How to Design Packaging for a New Product

Published by Appetite Creative

Packaging is critical to a new product's success, and designing it involves a clear process, from research to prototyping and the final roll-out of production. Designing packaging for a new product involves choosing the form of the packaging and the type of materials it is made up of. It requires the application of fonts, colours and graphics.

Packaging is both a practical necessity and a marketing tool. A good packaging design should incorporate both of these elements.


1. Understand Your Brand and Your Audience

Your packaging is an extension of your brand. It should capture the essence of your brand values. This packaging design process is about refinement. You're looking at all the things that go into your brand identity and finding a way of expressing them graphically.

Essential brand elements include colours, fonts and logo. However, you must also consider the type of images and layout you might use and how all these things will work for your target audience. You need to know who you're aiming for your product to designing the packaging that will appeal most effectively to them.

Who's buying your product, and how are they buying it? If, for example, your target audience is overwhelmingly male, how might this impact your design choices? Where it will be on sale is also important. Packaging that needs to stand out from the competition on a supermarket shelf will be different to packaging that needs to catch the eye in a specialist store.


2. Brainstorm Design Elements

Taking your research on board, now you should come up with a list of the design elements you could incorporate into your packaging design. Creating a mood board of colours, textures, moods and different inspirations can help here. Put the customer first. This is who you're designing your packaging for. How do the design elements on your list relate to your target audience and their needs and aspirations?

With packaging design for new products, you should also consider the type of packaging alongside its design. Packaging materials can have a significant impact on the final look and feel of your product's packaging. You want them to enhance the effect of the design rather than detract from it.

Consider the product and the most appropriate packaging for it, but also think about the competition. If your competitors use one type of packaging, can you differentiate yourself in the market by finding an alternative?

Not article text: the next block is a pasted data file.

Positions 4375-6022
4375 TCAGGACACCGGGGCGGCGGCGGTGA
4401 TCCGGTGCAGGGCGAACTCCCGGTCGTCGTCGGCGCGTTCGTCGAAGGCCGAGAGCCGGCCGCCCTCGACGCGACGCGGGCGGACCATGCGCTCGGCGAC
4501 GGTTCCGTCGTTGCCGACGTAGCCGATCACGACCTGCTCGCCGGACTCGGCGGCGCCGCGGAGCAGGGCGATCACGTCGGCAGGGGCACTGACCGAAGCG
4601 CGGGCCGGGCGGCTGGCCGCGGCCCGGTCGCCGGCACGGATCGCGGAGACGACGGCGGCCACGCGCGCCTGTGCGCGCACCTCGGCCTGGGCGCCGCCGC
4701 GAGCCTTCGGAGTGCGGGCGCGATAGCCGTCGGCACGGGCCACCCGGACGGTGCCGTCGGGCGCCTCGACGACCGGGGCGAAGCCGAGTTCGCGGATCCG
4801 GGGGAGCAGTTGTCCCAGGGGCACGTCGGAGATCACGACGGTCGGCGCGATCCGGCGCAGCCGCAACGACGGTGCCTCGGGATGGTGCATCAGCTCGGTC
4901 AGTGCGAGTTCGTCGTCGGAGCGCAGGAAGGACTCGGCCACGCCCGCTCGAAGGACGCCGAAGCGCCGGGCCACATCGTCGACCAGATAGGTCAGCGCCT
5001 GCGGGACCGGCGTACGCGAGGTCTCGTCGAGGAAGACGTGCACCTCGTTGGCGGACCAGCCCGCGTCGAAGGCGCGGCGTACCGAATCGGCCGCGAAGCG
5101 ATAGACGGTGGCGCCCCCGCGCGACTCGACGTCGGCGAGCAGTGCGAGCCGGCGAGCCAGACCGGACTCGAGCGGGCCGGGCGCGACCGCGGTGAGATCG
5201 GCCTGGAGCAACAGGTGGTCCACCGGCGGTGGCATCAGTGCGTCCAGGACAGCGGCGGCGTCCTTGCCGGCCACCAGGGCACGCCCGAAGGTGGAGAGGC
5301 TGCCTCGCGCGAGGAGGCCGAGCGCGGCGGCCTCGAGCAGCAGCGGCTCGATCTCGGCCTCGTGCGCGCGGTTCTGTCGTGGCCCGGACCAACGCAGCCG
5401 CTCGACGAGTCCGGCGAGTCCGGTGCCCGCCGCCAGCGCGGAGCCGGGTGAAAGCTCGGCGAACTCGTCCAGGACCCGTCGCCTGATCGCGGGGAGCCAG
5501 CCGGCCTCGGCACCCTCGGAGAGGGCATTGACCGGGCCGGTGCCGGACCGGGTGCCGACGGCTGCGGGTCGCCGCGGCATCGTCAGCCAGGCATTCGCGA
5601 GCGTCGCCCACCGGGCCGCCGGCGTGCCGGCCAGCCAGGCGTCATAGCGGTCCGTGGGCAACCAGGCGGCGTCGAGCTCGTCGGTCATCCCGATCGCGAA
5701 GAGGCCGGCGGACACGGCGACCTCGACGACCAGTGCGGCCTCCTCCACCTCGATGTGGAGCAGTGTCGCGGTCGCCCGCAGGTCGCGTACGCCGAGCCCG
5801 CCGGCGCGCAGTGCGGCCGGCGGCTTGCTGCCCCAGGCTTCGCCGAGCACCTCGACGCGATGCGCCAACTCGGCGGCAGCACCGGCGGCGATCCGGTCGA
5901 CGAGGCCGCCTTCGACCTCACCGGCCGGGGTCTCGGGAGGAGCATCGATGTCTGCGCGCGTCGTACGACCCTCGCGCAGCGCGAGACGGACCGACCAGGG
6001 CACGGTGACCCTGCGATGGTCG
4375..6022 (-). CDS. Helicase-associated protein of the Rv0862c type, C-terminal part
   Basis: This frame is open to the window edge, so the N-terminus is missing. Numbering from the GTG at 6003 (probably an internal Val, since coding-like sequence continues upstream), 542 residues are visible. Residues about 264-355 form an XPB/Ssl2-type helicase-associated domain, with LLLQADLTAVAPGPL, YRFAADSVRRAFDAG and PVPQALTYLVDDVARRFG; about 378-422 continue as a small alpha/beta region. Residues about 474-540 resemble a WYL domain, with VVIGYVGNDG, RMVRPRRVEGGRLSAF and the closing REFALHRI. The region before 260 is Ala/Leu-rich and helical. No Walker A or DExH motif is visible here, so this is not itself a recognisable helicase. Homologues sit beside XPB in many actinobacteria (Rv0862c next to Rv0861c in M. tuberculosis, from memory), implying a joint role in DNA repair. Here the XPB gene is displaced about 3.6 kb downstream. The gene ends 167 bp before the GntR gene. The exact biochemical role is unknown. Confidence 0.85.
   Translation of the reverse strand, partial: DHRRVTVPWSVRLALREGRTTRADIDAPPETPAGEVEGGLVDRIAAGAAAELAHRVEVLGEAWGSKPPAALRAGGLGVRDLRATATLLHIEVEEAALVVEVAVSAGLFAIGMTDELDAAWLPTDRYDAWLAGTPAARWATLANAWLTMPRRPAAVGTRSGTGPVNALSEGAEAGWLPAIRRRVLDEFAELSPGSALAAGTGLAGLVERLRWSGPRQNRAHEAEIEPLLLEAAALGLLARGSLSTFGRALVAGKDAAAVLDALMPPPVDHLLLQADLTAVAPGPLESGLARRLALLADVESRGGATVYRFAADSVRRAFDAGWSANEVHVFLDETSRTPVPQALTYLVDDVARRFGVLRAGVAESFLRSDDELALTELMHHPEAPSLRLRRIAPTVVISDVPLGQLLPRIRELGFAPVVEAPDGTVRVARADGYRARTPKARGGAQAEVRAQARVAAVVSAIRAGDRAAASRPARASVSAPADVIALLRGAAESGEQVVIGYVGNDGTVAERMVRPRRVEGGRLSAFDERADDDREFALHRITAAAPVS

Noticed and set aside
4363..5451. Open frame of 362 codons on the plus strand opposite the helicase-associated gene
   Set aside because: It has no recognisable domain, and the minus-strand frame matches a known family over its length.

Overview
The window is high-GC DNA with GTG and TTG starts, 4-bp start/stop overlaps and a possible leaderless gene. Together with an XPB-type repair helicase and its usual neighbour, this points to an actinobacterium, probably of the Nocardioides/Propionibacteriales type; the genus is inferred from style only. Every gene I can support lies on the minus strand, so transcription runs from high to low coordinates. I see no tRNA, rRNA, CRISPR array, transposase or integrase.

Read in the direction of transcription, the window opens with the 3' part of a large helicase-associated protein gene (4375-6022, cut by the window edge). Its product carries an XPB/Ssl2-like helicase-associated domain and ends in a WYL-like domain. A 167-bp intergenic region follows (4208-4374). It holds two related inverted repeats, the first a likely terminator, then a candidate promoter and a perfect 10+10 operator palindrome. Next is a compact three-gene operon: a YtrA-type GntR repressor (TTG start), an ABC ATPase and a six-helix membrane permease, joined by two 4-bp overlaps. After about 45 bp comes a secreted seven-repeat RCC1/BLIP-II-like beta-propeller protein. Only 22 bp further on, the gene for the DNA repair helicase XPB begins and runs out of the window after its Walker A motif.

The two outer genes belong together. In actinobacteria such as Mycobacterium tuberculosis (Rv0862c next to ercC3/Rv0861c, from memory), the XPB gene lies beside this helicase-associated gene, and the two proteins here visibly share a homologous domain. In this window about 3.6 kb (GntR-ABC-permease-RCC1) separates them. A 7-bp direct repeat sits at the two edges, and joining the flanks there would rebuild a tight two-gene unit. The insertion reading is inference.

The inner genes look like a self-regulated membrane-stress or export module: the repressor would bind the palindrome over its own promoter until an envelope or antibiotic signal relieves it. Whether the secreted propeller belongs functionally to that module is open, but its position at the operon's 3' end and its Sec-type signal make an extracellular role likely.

Keep your concepts realistic. Your packaging should be cost-effective for you and accessible for your customers.


3. Draft Your Design Concepts

After the brainstorming phase, it's time to narrow down your list to something practical and workable. The key elements on your short-list should act as the launchpad for your different design concepts. This will be a process of submission, assessment and refinement, and it requires patience and concentration. It may be that something leaps out at you early on or that you find you must work through multiple ideas until you find the one that works.


4. Test Your Designs and Collect Feedback

Is it clear from your packaging design what your product is, and will the packaging be an honest representation of it? To reach these answers, you can carry out market research on your design concepts with your target demographic. Print out images and use them with a list of questions for your research audience to answer.

From the Feedback you gather, you can refine your draft design. It would be best to also use Feedback from stakeholders and investors (where relevant) in the refinement process for your packaging design.


5. Create Your Final Mock-up

This should be as close to the finished product as you can get. It should give you a clear, all-round perspective on what your packaged product will look and feel like in a retail environment. Shelf-impact is crucial for new products, and your mock-up must enable you to assess this and see how it appears in 3D rather than as an on-screen design concept.

We also recommend you visit physical stores to see where your product would appear on shelves, so you can gauge how well it will sit with competing products in the real world.

The final mock-up should also give you a good idea of the reproducibility of your design for mass production. Once you're satisfied with the final design, you can prepare for the production phase of getting your product to market. Want to learn more about packaging? Why not read our article on "Understanding smart packaging"?

Need help with your branding and packaging design? Don't hesitate to get in touch with us.


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